NETGEAR didn't block the internal FCC doc photos, but the FCC photos weren't clear enough to allow identifying all key components. So I opened up the EX6150 after testing was completed. The design consists of power and signal boards connected by a four-pin connector, tucked neatly into the case. Like in the EX6100, the two-board assembly is completely removable, because the power board connects to the AC plug prongs via spring-loaded contacts.
Unlike the EX6100's inside / outside antenna design, the EX6150 uses two external dual-band dipoles that can't be upgraded. The router SoC, RAM and both radio SoCs are thermally connected to an RF shield cover via adhesive pads. The RF cover is in turn thermally connected to a metal heat spreader plate. (Sorry for the fuzzy picture. For some reason my camera wouldn't focus properly.)
NETGEAR EX6150 main board
The components summarized in Table 1 show a MediaTek design centered around MediaTek's MT7621ST router SoC that provides the CPU and gigabit Ethernet port. The other NETGEAR extenders we've so far reviewed are also listed for comparison. This is the first time I've seen a Mediatek based extender with a separate processor SoC. Note both radios have external power amplifiers.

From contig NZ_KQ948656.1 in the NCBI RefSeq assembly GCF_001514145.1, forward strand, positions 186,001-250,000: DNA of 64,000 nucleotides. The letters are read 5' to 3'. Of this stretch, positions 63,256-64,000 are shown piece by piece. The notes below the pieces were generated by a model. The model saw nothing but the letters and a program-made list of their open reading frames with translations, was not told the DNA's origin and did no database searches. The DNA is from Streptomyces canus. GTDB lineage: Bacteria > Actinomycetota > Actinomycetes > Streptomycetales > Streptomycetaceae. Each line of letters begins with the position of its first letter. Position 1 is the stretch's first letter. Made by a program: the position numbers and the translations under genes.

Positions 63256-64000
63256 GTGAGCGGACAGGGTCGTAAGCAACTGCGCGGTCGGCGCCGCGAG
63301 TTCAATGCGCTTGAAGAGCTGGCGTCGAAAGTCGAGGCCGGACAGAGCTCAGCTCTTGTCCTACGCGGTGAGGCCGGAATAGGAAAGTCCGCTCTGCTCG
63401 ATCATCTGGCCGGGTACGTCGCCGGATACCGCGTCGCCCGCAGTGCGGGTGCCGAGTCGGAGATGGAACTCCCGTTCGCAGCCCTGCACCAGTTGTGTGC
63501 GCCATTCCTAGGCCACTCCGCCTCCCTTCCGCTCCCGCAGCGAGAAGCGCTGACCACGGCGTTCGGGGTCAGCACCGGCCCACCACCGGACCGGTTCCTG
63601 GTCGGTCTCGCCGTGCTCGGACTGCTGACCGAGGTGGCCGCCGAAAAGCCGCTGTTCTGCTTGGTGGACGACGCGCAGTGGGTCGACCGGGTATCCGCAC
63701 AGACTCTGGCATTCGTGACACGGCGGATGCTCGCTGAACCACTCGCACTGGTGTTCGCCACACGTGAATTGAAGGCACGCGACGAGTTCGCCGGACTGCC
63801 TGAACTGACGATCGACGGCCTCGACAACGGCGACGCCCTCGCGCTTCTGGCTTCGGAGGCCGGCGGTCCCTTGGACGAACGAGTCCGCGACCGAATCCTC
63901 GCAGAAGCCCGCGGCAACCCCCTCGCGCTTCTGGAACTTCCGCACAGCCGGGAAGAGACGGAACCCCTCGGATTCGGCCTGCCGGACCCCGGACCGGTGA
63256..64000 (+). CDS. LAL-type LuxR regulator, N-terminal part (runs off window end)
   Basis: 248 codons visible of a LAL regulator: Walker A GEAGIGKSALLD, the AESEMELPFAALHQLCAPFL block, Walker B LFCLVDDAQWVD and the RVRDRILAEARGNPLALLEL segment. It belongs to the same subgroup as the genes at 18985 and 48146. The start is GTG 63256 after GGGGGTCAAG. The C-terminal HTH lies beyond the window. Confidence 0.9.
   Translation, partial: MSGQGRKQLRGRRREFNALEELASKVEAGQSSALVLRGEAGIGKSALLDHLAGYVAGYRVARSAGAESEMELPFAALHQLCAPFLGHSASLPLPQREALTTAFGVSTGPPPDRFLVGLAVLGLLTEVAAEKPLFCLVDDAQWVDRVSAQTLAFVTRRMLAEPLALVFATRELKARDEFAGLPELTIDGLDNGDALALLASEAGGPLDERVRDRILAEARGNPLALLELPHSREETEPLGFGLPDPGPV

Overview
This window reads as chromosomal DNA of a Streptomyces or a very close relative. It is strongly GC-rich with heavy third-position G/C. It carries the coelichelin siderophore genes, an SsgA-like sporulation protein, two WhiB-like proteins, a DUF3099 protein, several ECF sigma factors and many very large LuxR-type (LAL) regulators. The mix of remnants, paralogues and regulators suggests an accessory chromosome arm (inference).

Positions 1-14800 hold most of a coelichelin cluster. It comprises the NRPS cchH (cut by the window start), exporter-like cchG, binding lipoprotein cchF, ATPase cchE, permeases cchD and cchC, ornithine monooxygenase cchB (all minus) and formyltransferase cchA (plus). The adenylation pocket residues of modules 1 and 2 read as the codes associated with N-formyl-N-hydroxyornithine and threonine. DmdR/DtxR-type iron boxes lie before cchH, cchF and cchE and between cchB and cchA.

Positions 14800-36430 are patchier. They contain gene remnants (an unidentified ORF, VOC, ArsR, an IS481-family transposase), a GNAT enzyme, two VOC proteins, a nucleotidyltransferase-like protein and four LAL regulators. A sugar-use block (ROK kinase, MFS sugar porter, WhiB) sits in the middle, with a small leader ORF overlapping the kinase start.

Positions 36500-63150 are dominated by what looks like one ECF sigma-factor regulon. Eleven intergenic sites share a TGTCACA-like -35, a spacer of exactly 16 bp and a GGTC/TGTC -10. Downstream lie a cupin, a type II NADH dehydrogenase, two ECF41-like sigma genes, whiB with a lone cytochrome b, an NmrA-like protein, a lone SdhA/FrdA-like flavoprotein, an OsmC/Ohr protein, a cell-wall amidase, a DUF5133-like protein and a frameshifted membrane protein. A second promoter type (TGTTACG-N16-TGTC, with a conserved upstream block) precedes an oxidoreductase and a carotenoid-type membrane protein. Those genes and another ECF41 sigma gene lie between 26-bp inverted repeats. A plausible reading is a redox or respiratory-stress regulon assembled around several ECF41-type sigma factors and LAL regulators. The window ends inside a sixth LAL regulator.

|CPU||MediaTek MT7621ST router SoC||MediaTek MT7620A WiSoC||Broadcom BCM4708A or BCM4708A1 (guess)|
|Switch / Ethernet||In MT7621ST||Realtek RTL8211E Gigabit Ethernet Transceiver||In BCM4708A|
|RAM||64 MB Winbond W9751G6KB-25||64 MB Winbond W9751G6KB DDR2||?|
|Flash||16 MB Macronix 25L12853F||8 MB Macronix MC25L6406||8 MB|
|2.4 GHz Radio||- Mediatek MT7602EN 2x2 11bgn radio
- Skyworks SKY85300-21 2.4 GHz WLAN/Bluetooth Front End (x2)
|In MT7620A||Broadcom BCM43217 2x2 802.11b/g/n transceiver + unidentified 2.4 GHz
power amps (markings 088649E310)
|5 GHz radio||- Mediatek MT7612EN 2x2 11ac radio
- Skyworks SKY85712-21 5 GHz WLAN Front End
|- MediaTek MT7610EN 1x1 11ac radio
- Skyworks SE5003L1 5 GHz power amp (x1)
|Broadcom BCM4352KMLG + Skyworks SE5003L1 5 GHz, 23dBm Power Amplifier with Power Detector (x2)|